New York City Police Department; James Edward Webb (New York Department of Corrections)

On April 26, 1994, a woman told the New York City Police Department that she had been dragged into the bushes and raped in Prospect Park in the city’s Brooklyn borough. She insisted it was true after the New York Daily News’ Mike McAlary wrote a story entitled “Rape Hoax, the Real Crime,” alleging that the woman “will probably end up being arrested herself” because she “invented the crime.”

Even after a judge dismissed her libel case because McAlary’s reporting was based on police sources, the woman insisted that she was a victim of rape. She persisted, citing DNA evidence, even after police didn’t make an arrest. Despite the fact that McAlary and the Daily News wrote three more stories—the last of which was “I’m Right, but That’s No Reason to Cheer”—she pursued justice for two decades.

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The woman was vindicated Tuesday when the NYPD announced that the DNA evidence in the 23-year-old case matched James Edward Webb, a serial rapist already serving 75 years in prison, according to the Associated Press.

The NYPD’s Chief of Detectives Robert Boyce said that the woman wept when officers informed the woman of the DNA match. “You can imagine how emotional she was,” said Boyce. “I think my detectives cried with her.”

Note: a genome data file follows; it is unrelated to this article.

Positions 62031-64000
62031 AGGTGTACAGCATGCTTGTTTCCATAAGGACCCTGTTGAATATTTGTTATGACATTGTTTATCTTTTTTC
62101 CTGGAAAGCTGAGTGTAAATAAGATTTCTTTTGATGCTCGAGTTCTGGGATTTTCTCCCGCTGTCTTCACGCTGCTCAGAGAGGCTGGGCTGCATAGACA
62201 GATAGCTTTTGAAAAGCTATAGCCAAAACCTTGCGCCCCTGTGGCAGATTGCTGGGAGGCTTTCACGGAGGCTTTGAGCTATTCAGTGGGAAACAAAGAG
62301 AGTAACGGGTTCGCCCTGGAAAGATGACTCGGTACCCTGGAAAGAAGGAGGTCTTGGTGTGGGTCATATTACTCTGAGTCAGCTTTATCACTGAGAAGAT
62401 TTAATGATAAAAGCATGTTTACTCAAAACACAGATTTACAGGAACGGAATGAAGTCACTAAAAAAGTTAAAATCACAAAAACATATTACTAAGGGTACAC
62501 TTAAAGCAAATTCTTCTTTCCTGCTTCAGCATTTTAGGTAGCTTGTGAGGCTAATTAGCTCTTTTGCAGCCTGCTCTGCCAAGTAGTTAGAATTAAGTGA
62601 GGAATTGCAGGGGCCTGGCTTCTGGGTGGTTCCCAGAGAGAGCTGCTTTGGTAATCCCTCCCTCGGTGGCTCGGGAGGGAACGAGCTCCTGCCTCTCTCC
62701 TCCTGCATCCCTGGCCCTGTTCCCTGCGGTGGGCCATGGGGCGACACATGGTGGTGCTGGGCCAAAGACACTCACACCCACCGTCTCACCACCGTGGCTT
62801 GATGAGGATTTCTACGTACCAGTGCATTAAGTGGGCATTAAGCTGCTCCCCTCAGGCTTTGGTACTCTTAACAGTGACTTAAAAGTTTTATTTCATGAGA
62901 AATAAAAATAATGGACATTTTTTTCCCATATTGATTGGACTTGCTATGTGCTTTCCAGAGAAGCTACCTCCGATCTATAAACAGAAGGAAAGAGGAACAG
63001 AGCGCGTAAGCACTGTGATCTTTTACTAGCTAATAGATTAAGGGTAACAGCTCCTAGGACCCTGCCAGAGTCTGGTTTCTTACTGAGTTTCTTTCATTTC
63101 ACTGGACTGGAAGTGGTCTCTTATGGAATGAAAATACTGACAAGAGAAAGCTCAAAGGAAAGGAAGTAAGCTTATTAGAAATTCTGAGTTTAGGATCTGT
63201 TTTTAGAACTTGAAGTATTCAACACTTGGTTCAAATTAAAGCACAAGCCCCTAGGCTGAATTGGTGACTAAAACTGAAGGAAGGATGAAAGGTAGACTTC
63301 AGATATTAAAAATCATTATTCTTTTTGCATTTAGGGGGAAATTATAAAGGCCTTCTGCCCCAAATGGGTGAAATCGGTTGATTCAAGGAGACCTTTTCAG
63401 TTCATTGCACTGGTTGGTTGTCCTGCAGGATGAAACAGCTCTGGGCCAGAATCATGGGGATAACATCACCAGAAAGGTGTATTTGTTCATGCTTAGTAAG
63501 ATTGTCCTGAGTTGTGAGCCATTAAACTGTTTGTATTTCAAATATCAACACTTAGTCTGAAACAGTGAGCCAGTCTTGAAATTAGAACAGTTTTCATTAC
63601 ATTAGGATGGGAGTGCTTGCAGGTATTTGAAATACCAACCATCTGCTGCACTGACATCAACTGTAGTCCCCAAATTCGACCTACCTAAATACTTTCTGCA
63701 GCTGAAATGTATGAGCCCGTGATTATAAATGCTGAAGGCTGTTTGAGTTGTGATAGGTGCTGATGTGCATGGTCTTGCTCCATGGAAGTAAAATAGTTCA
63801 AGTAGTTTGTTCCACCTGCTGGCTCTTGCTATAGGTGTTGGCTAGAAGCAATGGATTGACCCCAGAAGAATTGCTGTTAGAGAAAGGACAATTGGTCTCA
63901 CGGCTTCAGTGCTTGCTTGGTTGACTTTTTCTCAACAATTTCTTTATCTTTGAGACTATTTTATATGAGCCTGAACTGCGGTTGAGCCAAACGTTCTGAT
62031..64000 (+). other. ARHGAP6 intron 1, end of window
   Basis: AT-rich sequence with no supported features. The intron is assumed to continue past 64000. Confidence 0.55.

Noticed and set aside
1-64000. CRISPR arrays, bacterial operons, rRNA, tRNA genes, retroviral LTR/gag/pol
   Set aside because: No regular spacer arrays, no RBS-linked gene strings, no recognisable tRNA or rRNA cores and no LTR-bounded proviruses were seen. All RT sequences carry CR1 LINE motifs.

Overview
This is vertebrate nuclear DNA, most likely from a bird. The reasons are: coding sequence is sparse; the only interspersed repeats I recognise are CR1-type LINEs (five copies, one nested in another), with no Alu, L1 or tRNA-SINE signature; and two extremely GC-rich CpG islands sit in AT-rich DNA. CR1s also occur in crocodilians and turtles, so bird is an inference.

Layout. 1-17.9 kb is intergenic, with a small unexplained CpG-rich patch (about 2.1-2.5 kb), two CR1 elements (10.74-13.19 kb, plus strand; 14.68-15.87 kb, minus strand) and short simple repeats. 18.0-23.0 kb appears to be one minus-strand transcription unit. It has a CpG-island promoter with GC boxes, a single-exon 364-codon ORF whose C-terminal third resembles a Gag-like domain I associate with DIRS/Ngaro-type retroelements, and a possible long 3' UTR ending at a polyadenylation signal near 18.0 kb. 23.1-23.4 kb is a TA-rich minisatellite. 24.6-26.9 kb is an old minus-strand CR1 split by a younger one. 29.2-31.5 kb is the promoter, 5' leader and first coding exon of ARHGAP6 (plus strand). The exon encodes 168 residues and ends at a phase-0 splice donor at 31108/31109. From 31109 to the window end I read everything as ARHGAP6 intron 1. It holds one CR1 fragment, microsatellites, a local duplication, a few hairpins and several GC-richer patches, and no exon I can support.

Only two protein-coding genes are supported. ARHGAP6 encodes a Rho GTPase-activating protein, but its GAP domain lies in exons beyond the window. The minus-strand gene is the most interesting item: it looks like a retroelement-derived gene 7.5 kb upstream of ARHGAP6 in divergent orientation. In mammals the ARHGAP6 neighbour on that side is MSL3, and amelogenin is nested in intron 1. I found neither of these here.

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Boyce said that the original DNA sample was mixed with the victim’s DNA, but as detectives combed through cold cases, investigators asked the woman for another DNA sample. They were able to extract the rapist’s DNA using modern methods unavailable to police in 1994 and came back with a hit.

Webb, the accused perpetrator, has been charged with 10 rapes over a number of decades, but it was unclear if he was a suspect in the original case.

Even though she was proved correct, the woman’s attorney, Martin Garbus, said that the Daily News and the NYPD, which a judge declared to be the source for McAlary’s articles, owed the victim an apology.

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“This is a woman who had to live for 23 years with a false accusation of lying, with threats to the newspaper that she was about to be arrested,” Garbus explained. “It’s horrific.”

McAlary was cleared of wrongdoing in 1997 in the woman’s libel case when a judge declared, “This court finds that Mr. McAlary was given information by the police that was inaccurate.” McAlary wrote that the woman made up the story to bolster a speech she was giving at a feminist rally.

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It has long been rumored that McAlary’s source was John Miller, who was the NYPD’s spokesman in 1994 and who is now head of the city’s counterterrorism and intelligence unit.

McAlary, who died in 1998 at the age of 41, won the Pulitzer Prize for his coverage of the Abner Louima case, after white NYPD officers assaulted the black Haitian immigrant in 1997. He was immortalized when he was portrayed by Tom Hanks in 2013 in Nora Ephron’s play Lucky Guy.

When contacted in the fiery depths of hell, McAlary had no comment.

Read more at the Associated Press.

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